New York: A new, implantable device to control heart failure is showing promising results in the first trial to determine safety and effectiveness in patients, a significant study shows.
"The optimal drug therapies we have today often are not enough to manage this disease for some patients, so we are always looking for new types of therapies," said lead researcher William Abraham from the Ohio State University Wexner Medical Centre in the US.
The researchers examined an extra-aortic counterpulsation system called C-Pulse, made by US-based Sunshine Heart Inc.
It is a cuff that wraps around the aorta and syncs with the patient's heartbeat, rapidly inflating and deflating a small balloon to help squeeze blood through the aorta to circulate throughout the body.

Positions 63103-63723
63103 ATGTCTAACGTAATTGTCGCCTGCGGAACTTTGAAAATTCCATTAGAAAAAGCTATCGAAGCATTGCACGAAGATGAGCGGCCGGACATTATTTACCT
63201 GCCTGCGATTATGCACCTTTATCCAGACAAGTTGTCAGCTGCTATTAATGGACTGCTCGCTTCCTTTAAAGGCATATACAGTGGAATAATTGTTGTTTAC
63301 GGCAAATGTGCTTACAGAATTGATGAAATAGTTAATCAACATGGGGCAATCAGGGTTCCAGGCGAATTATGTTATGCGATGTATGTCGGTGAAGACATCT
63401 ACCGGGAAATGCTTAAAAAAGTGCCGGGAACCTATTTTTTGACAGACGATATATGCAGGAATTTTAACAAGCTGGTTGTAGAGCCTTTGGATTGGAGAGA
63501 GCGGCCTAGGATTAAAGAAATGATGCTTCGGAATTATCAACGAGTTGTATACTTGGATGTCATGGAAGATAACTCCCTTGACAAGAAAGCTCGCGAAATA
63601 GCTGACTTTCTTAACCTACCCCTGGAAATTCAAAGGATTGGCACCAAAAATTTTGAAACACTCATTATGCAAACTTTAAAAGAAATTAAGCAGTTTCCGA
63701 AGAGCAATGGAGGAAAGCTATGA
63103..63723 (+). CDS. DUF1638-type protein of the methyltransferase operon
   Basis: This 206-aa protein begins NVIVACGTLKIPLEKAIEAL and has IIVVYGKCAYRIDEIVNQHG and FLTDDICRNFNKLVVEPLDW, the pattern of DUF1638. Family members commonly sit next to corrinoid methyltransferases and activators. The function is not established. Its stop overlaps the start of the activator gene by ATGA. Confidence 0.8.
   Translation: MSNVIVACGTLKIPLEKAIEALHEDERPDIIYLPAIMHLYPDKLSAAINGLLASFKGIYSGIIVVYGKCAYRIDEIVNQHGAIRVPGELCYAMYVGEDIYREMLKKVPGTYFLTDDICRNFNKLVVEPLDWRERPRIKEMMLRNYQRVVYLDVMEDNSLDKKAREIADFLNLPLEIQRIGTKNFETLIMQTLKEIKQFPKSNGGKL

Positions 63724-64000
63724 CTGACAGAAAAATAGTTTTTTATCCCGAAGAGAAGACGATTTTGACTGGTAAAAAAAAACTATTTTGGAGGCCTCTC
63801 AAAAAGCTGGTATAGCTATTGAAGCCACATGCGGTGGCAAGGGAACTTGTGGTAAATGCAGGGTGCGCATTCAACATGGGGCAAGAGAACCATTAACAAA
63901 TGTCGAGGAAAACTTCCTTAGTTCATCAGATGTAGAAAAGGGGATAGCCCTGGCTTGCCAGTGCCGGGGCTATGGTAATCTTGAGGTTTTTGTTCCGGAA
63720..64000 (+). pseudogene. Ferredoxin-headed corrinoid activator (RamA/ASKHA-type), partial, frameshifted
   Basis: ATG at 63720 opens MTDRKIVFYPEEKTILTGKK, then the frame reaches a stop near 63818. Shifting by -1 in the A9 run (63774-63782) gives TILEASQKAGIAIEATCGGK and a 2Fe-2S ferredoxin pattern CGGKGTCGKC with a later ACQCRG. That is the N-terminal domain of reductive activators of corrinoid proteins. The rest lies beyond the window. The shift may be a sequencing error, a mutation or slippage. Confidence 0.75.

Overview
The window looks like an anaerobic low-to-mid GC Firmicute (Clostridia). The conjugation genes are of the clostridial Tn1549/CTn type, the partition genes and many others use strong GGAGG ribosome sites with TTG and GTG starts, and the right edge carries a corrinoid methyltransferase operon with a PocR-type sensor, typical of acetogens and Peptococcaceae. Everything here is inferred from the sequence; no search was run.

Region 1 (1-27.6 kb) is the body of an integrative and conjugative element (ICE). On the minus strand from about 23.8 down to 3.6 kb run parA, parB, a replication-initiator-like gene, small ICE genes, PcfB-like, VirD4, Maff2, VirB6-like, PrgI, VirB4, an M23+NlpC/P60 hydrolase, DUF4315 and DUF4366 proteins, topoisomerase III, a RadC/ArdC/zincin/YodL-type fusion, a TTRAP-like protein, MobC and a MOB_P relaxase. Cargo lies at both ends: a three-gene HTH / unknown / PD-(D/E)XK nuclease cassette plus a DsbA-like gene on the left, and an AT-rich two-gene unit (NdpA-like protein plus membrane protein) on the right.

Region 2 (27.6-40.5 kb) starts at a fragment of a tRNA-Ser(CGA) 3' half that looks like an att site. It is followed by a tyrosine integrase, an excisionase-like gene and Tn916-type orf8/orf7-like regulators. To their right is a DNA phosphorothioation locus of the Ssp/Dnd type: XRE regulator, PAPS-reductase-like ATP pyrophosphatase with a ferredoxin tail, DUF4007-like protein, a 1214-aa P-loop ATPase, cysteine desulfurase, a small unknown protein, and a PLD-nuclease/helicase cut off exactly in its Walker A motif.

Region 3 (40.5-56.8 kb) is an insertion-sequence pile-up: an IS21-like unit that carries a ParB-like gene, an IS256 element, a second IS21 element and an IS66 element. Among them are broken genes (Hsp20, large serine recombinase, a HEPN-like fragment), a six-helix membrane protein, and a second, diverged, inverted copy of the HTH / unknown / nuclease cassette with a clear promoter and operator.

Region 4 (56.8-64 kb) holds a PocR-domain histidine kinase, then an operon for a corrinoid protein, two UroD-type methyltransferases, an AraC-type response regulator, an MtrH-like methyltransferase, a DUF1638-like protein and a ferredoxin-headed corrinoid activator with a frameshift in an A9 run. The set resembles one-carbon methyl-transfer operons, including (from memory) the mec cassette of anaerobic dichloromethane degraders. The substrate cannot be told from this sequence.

It is powered through a wire that exits the abdomen and connects to an external driver worn by the patient.
The driver can be plugged in or battery-powered.
In the pilot study, 20 patients with New York Heart Association (NYHA) functional class III or ambulatory functional class IV heart failure were implanted with the device.
Patients were evaluated at six months and one year. At both times, 16 of the patients showed significant improvements in NYHA functional class.
"At the one year mark, three of the patients had mild or no symptoms of heart failure. They went from class III or IV down to a functional class I, effectively reversing their heart failure," Abraham noted.
Additionally, patients were able to walk an average 100 feet farther during standardised measures and average quality of life scores improved nearly 30 points.
The findings appeared in the Journal of American College of Cardiology Heart Failure.
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